Thursday, July 23, 2015

Gain and Loss

I was supposed to go to Rome last year for the diaconate ordination of Matthew O'Gorman at the English College Villa, I couldn't make it but I was absolutely delighted to be able to be at Southwark Cathedral for his ordination to the priesthood, he was ordained together with Mark Higgins, who I don't know but I think I would like to get to know. Fr Matthew I have known ever since he was studying in Brighton, and with heroic valour set up a 'Life Group'  in the University here.

Both seem to be excellent young priests, both were educated at the famous John Fisher School and were influenced by the 'Faith Movement' and the very good priest involved with it, both a rich source of vocations. Whilst Matthew and Mark were giving first blessings I enjoyed meeting the young clergy who are always present at an ordination, they always renew my youth. At this ordination there was a good number of them.

What I find impressive about our young priests is the confidence they have. The publication of the Catechism of the Catholic Church seems to have marked the most significant change. Before it any old arcane nonsense could be passed off as the Catholic faith in seminaries, after it any seminarian could simply refer to the Catechism and say, 'But Father article ### of the CCC says quite clearly ####, so how do justify saying ...'. It is interesting that several seminary Rectors were the most vociferous opposers of the Catechism. The other important cause of change was the very priestly pontificate of Benedict XVI, with its renewal of the liturgy, the liberation of the Old Rite and continuous affirmation of the priesthood and its celebration of that most priestly of saints the Cure d'Ars during the Year for Priests.

The sad note was that in the week when Southwark Archdiocese ordained two priests, it also lost two priests. One who has given up the priesthood to teach maths and another who apostatised to become an Anglican clergyman. There was a time when it was not unusual for young priests who were ordained just a little later than me to decide within the first few years of ordination that the priesthood was not for them. The situation is certainly better now, simply because, for the most part, seminaries are much better nowadays, and younger priests seem to be formed to be disciples rather than mere functionaries, and I think the support network younger priests form is stronger.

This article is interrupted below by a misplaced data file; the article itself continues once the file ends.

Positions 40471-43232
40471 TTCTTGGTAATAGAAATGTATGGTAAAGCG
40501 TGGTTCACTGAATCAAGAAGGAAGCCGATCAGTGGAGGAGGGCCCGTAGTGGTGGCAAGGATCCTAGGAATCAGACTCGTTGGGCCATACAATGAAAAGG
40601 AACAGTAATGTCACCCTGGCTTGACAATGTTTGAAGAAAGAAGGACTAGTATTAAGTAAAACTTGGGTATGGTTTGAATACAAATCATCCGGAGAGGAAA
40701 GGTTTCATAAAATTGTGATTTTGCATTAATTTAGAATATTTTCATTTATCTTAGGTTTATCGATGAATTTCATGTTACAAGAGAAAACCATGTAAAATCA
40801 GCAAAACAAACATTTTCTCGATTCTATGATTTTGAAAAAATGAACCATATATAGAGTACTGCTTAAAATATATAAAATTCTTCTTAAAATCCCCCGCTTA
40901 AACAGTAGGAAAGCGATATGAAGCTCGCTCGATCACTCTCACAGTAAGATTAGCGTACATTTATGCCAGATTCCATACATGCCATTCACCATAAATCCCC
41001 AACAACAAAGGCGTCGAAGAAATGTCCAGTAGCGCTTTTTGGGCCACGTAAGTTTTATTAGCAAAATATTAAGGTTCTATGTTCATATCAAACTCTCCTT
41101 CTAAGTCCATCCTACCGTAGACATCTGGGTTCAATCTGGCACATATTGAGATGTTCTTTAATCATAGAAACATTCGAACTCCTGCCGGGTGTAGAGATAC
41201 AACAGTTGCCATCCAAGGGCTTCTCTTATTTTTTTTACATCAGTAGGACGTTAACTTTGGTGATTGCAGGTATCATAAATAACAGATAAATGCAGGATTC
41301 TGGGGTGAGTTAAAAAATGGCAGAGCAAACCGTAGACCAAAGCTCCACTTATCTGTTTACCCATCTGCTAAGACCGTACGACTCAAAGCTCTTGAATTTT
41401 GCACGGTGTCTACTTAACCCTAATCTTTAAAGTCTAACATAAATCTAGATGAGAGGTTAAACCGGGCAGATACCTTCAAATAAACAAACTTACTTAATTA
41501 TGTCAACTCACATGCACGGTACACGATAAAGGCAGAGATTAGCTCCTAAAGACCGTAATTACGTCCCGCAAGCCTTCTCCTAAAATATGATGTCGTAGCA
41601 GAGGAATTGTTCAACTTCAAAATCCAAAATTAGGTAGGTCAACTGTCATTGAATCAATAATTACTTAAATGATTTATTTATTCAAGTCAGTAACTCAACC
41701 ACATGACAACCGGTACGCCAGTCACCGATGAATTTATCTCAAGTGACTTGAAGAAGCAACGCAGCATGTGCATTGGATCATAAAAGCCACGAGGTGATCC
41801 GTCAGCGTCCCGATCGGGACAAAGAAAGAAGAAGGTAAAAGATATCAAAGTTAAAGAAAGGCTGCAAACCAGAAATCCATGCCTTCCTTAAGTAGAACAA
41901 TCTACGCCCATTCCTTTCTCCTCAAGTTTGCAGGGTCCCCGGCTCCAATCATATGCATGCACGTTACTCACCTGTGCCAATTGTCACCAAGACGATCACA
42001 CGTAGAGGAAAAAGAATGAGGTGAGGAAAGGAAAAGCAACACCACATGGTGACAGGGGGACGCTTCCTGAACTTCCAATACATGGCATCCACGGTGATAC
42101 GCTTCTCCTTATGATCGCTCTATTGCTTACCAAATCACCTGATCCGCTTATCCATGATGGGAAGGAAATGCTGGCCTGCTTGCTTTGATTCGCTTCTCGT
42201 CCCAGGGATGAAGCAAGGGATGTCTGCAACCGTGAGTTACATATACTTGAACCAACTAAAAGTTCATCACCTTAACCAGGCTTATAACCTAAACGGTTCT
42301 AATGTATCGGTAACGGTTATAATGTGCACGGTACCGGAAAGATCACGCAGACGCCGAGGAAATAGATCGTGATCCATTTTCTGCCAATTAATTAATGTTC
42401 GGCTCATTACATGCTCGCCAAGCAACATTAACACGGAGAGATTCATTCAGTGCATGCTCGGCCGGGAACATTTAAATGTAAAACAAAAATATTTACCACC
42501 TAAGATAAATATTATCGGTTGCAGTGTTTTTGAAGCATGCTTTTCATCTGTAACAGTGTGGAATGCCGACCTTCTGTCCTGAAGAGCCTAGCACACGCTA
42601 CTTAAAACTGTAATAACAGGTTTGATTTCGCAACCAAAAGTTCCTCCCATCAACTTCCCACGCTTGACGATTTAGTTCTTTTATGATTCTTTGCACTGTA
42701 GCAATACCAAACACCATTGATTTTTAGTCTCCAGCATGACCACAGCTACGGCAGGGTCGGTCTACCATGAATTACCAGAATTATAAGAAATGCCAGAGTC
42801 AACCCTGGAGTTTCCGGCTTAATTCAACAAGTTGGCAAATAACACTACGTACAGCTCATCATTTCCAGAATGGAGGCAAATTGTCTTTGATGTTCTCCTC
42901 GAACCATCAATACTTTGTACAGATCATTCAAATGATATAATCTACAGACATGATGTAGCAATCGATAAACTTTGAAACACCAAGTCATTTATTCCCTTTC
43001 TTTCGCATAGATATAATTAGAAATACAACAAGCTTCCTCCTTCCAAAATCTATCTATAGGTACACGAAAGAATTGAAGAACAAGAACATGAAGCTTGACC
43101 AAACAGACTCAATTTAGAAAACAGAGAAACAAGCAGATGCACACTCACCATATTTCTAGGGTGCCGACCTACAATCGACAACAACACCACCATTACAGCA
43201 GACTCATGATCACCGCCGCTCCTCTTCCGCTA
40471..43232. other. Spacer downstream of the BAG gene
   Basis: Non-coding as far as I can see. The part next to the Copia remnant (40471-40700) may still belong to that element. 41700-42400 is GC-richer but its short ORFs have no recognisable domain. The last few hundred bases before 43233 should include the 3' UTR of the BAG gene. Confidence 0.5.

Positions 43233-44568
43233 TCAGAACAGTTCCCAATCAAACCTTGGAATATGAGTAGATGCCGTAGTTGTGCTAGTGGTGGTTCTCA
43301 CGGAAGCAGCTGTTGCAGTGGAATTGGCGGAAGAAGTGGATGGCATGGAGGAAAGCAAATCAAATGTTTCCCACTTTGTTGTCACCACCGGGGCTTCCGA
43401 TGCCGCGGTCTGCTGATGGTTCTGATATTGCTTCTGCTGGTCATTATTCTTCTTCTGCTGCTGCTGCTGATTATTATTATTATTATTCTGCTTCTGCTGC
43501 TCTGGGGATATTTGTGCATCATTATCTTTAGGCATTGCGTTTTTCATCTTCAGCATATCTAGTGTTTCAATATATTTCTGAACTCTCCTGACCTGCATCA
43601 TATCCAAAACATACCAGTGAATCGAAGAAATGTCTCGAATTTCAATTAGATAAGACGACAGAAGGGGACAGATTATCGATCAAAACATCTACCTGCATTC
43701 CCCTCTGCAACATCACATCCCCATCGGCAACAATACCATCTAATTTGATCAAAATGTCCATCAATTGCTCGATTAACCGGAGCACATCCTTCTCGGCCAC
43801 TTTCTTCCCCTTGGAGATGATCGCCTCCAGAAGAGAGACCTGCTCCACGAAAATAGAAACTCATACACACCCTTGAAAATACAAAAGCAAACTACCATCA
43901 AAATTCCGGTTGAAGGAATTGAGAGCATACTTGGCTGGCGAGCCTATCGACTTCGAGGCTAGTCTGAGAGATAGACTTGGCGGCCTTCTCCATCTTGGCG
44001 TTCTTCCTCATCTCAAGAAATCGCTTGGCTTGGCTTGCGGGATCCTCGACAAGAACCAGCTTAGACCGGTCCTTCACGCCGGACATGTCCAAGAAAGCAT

The Australian Fr Paul McGavin gives an interesting list of some requirements for future Bishops, what he doesn't list is the need for a bishop to care for his priest. The Gospel of course would require him not merely to care but to exhibit Christ-like love for his priests, especially for the weak and frail. Peter is given the task of strengthening the brethren, this is the role of a bishop with his presbyters. Invariably priests are treated not as brothers or as the Rite of Ordination says 'co-workers' and 'collaborators' with the order of bishops.

Cardinal Burke used to visit his seminary weekly and made time to build a relationship with his seminarians and continued that relationship after ordination but he seems to be an exception. Many bishops seem to treat their clergy as a possible source of problems, who are best avoided. Considering the enormous expense to train a priest and their rarity nowadays, one would expect a bishop to spend most of their time 'strengthening' their priests. In some dioceses the opposite can happen, bishops undermine their clergy.

We clergy too, are often very poor at supporting one another. Clergy can be sick, depressed or even dying and be ignored by their brethren, they can lose their faith or begin preaching heresy or fall into serious sin or addiction and be left to themselves. It is certainly one of my faults, we tend to imagine greater resilience in our brothers than there actually is or simply not want to bothered by their problems. It is the Dives and Lazarus syndrome, it probably reflects our care for our parishioners as well. The problem if a priest feels uncared for by his father and brothers he is likely to treat the faithful in  a similar way.